State government yet to advise if impending Queensland border closures will impact on legal profession

The Queensland Government has yet to announce if any additional burdens would be imposed on legal practitioners or their clients after today’s announcement that the state’s borders would be closed to New South Wales and Australian Capital Territory residents.

Premier Annastacia Palaszczuk announced the border with NSW would be closed from 1am on Saturday – with all visitors from NSW and the ACT to be denied entry except for rare exemptions and that returning Queenslanders would have to pay for 14 days mandatory hotel quarantine.

It follows a declaration by Queensland’s Chief Health Officer, Jeannette Young, that all of NSW and the ACT had been identified as COVID-19 hotspots, joining Victoria as the list of destinations closed to non-Queensland residents.

Ms Palaszczuk said the “hard border closure’’ put Queenslanders first.

“I said that when the moment came, I would not hesitate. That moment has arrived,’’ she said.

“Victoria hasn’t improved as we hoped and I won’t wait for New South Wales to get any worse.


“I will not risk our state’s economic recovery by allowing COVID to spread. I will do everything I can to protect Queenslanders and the economy.”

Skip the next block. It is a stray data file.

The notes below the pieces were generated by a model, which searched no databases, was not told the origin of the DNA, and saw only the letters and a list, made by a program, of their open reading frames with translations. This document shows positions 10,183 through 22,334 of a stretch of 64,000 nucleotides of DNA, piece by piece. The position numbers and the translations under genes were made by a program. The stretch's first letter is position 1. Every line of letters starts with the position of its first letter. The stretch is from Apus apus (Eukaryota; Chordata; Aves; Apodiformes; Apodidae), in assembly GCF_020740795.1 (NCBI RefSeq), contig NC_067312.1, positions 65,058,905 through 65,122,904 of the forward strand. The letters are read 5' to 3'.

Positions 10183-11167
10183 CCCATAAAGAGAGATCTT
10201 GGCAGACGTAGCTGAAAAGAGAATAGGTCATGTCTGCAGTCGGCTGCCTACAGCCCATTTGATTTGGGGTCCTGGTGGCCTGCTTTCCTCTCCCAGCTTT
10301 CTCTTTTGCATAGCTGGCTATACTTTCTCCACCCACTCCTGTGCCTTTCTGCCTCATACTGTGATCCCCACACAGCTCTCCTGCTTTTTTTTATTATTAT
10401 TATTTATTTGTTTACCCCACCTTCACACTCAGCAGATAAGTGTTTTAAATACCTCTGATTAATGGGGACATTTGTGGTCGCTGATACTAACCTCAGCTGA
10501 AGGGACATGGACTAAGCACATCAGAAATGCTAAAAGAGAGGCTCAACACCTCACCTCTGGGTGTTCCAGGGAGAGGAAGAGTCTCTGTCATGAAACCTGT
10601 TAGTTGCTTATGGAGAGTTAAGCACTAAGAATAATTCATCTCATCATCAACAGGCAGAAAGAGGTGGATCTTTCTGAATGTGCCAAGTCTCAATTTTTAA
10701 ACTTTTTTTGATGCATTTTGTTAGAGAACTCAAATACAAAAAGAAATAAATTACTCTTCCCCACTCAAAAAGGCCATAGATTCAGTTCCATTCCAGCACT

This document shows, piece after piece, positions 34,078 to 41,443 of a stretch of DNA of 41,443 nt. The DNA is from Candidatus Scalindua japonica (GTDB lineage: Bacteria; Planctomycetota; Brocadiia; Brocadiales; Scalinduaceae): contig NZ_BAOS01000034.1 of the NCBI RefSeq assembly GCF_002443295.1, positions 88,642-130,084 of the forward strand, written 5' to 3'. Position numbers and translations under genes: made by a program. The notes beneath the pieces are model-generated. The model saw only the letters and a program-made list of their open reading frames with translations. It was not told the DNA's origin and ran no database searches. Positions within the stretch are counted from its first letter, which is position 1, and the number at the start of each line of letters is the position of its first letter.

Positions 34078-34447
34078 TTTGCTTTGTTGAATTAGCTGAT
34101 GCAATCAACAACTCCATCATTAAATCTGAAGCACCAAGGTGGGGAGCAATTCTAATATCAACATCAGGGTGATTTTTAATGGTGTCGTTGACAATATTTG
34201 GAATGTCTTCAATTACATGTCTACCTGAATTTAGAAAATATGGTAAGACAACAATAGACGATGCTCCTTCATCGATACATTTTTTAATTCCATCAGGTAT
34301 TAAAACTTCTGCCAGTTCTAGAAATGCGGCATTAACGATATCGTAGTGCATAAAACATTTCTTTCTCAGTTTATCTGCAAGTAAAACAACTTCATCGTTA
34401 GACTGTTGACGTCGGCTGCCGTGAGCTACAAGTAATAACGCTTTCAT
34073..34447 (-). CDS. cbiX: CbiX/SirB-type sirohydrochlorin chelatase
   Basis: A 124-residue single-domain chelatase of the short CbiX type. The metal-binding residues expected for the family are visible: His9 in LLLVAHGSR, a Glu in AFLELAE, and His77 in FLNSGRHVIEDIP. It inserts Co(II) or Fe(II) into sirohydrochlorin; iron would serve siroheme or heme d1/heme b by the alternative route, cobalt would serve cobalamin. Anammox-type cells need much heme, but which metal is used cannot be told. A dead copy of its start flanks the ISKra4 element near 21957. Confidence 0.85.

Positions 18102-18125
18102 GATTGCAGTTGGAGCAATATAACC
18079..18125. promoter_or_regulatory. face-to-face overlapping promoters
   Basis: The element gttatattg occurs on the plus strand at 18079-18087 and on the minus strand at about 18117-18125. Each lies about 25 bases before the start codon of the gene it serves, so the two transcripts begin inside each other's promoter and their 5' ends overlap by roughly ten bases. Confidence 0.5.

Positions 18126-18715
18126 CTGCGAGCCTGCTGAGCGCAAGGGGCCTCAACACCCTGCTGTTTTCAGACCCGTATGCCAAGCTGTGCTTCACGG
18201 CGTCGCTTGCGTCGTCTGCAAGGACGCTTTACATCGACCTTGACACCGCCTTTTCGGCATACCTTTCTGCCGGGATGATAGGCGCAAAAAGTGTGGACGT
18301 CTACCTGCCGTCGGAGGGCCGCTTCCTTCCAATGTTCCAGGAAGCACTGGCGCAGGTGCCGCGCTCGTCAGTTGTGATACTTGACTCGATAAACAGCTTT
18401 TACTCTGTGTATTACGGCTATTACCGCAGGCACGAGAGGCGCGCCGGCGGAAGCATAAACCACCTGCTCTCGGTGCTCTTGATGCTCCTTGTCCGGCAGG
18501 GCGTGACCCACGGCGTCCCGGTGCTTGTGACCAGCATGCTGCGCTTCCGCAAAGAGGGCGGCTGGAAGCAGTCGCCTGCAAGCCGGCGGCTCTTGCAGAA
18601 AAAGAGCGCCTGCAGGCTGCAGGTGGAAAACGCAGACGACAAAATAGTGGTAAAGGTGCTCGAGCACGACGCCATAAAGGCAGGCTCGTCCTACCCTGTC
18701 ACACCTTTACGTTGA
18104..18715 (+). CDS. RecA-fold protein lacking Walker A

It remains unclear whether the proposed closure will impact on the legal profession, with a Department of Justice and Attorney-General spokesman telling Proctor there had yet to be any changes made to the most recent advisory – “Border Restrictions Direction (No 10)’’

The direction, last updated by Queensland Health on 31 July, requires people entering Queensland to hold a valid Queensland Border Declaration Pass and give an undertaking that they will present for a COVID-19 test if they develop symptoms consistent with the virus within 14 days of entering Queensland

“Generally people who have been in declared COVID-19 hotspots cannot enter Queensland, but there are certain exemptions relevant to the legal profession and their clients,’’ the Direction says.

Those exemptions include:

  • If the person’s usual residence is in Queensland or the person is moving to Queensland as a new resident
  • To comply with an order to attend a Court or Tribunal or to give effect to orders of a Court or Tribunal
  • To fulfil a legal obligation relating to shared parenting or child access
  • To assist with or participate in a State or Commonwealth law enforcement investigation or other action at the request or direction of a State or Commonwealth department or law enforcement agency
  • If the person is avoiding serious injury or escaping an immediate risk of serious harm (eg: escaping a risk of harm related to sexual or domestic and family violence.

The current Direction does not presently deal with residents in border communities travelling for work across the border, but the previous versions of the Border Restrictions Directions did and QLS expects these arrangements to be reinstated for the Saturday closure.


It is expected any subsequent changes to the current Direction would be communicated widely once decided upon by Queensland Health.

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